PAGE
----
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“ was brought in, being served up in large 66 wooden bowls between two men ; and truly, to my apprehension, load enough “ for them. Of these great platters there were about 50 or 60 in number, perhaps “ more, with a great many little ones, I

mean, such as one man was able to bring “ in, strewed here and there among them, " and placed for a border or garnish round

about the table. In the middle of all was

one of a larger size than all the rest, in “ which were the camel's bones, and a thin broth in which they were boiled: the other

greater ones seemed all filled with one and “ the fame sort of provision, a kind of plumbroth made of rice, and the fleshy part of the camel, with currants and spices, being “ of a somewhat darker colour than what « is made in our country. The lesser were, for the most part, charged with rice, “ dressed after several modes, some of them “ having leben (a thick four milk) poured “ upon them.”

The prophet has himself, in another part of this facred book, given, in general, an explanation of this parable: the caldron or pot means Jerusalem, as to it's buildings; the Flesh cooked in the pot the inhabitans of that city, that were to be slain and consumed in it. Ch. xi. 3, 7.

If now we turn to the translation of this 24th chapter, in the Septuagint, we shall find this destruction expressed in terms that

may remind us of that Arab feast I have been mentioning. According to that version, the parable speaks of a pot or caldron fet upon it's furnace ; water poured into it ; the halves of animals that were fine put in, each confifting of ihe leg and shoulder not however whole, but the flesh removed from the bones ; that fire was to be put under when the bones were placed beneath the flesh; the bones to be boiled and jtewed in the midst of the pot : then, after fome account of the meaning of this parable, and the cause of God's anger, the allusion is taken up again, when God threatens to beap on wood, and to kindle the fire, so as to consume the flesh, and diminish the quantity of the broth; after which the emptied caldron was to be laid on the coals, and it's impurities to be removed by the violence of fire.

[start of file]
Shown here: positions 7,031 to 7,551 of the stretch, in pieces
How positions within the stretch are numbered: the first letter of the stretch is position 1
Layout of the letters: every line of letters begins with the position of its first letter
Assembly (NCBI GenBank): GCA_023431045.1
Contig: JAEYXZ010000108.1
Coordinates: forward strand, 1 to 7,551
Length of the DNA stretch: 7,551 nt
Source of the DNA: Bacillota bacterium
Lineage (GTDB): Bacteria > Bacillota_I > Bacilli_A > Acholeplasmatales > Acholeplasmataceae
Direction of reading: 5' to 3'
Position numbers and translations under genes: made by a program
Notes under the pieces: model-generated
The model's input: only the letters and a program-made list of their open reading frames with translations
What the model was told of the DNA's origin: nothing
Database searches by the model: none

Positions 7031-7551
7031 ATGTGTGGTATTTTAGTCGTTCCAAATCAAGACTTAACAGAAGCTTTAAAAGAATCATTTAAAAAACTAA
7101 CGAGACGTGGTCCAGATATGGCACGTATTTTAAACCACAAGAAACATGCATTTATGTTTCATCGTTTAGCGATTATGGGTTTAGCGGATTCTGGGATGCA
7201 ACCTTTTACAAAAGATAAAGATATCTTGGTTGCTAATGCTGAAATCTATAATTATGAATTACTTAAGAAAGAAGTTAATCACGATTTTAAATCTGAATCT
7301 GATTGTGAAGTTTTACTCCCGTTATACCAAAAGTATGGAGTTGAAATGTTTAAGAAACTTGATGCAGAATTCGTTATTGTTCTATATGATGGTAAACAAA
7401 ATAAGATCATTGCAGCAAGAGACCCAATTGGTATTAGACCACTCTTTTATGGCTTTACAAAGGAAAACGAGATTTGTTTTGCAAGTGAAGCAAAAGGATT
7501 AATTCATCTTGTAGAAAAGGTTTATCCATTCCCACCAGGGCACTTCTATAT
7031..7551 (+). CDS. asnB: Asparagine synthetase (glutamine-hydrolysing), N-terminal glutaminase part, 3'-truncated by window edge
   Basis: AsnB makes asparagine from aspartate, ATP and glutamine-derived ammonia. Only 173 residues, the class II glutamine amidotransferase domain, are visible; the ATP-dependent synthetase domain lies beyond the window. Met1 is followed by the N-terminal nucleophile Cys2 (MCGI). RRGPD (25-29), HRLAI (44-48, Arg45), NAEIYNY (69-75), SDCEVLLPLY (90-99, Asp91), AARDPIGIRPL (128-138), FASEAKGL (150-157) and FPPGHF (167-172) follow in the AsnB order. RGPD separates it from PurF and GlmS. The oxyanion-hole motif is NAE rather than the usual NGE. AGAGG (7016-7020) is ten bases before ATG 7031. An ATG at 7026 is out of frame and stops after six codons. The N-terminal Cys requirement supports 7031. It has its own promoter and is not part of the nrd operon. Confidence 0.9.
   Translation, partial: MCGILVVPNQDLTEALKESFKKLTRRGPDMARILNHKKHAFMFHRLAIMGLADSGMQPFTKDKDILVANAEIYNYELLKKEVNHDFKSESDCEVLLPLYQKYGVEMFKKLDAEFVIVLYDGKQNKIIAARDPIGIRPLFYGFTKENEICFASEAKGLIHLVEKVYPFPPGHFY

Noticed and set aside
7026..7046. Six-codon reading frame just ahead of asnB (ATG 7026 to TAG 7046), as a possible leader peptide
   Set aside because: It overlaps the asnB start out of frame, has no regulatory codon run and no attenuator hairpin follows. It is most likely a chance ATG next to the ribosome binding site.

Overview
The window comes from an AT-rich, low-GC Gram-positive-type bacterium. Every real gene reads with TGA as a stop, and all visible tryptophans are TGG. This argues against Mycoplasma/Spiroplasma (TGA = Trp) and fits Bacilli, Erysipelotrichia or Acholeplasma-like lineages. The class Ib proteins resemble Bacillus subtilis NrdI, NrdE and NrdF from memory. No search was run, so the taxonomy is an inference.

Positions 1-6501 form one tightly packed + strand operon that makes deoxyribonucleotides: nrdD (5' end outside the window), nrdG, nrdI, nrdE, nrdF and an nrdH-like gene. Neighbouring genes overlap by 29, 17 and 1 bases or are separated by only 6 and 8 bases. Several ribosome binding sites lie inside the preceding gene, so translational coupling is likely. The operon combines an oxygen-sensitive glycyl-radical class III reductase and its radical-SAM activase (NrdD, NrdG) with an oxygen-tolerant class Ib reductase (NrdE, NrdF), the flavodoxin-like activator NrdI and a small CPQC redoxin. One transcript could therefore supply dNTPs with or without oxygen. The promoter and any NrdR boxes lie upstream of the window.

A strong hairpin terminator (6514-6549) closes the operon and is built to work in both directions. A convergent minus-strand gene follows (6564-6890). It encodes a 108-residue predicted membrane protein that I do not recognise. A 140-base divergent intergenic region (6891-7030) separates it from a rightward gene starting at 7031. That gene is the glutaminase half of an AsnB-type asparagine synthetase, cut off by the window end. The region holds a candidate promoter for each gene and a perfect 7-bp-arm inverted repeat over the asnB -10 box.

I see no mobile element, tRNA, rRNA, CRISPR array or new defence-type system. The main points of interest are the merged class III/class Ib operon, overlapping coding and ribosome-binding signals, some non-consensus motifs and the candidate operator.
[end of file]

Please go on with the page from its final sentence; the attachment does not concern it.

This is the substance of their account of this parable, and we may see in it the taking off the flesh, as that of the camels from their bones in the Arab feast ; the boiling it down to a pulpy substance, and a great diminution of the liquid ; and the supposition that the bones themselves afforded something delicious,

Thus far these ancient Ægyptian interpreters go in their account, quite agreeing with the modern history of an Arab royal feast, and, without doubt, with the managements of their own times. Only it may be the Arabs stewed their bones by thenjelves; anciently, it seems, they did it in the same pot with the flesh.

if now we turn to the original Hebrew, It is visible that the second clause of the fifth verse must be wrong translated : it could never signify burning the bones under the pot, if for no other reason, yet for this, that in the close of the 4th verse, and in the end of the 5th, it is supposed they were to seethe them in it. The heaping them up, which is the marginal translation, appears to be the true meaning. And, as to what follows, it should seem we are to understand the word as fignifying the lower part of the pot'-heap up the bones in the lower part of the pot, and make it boil well.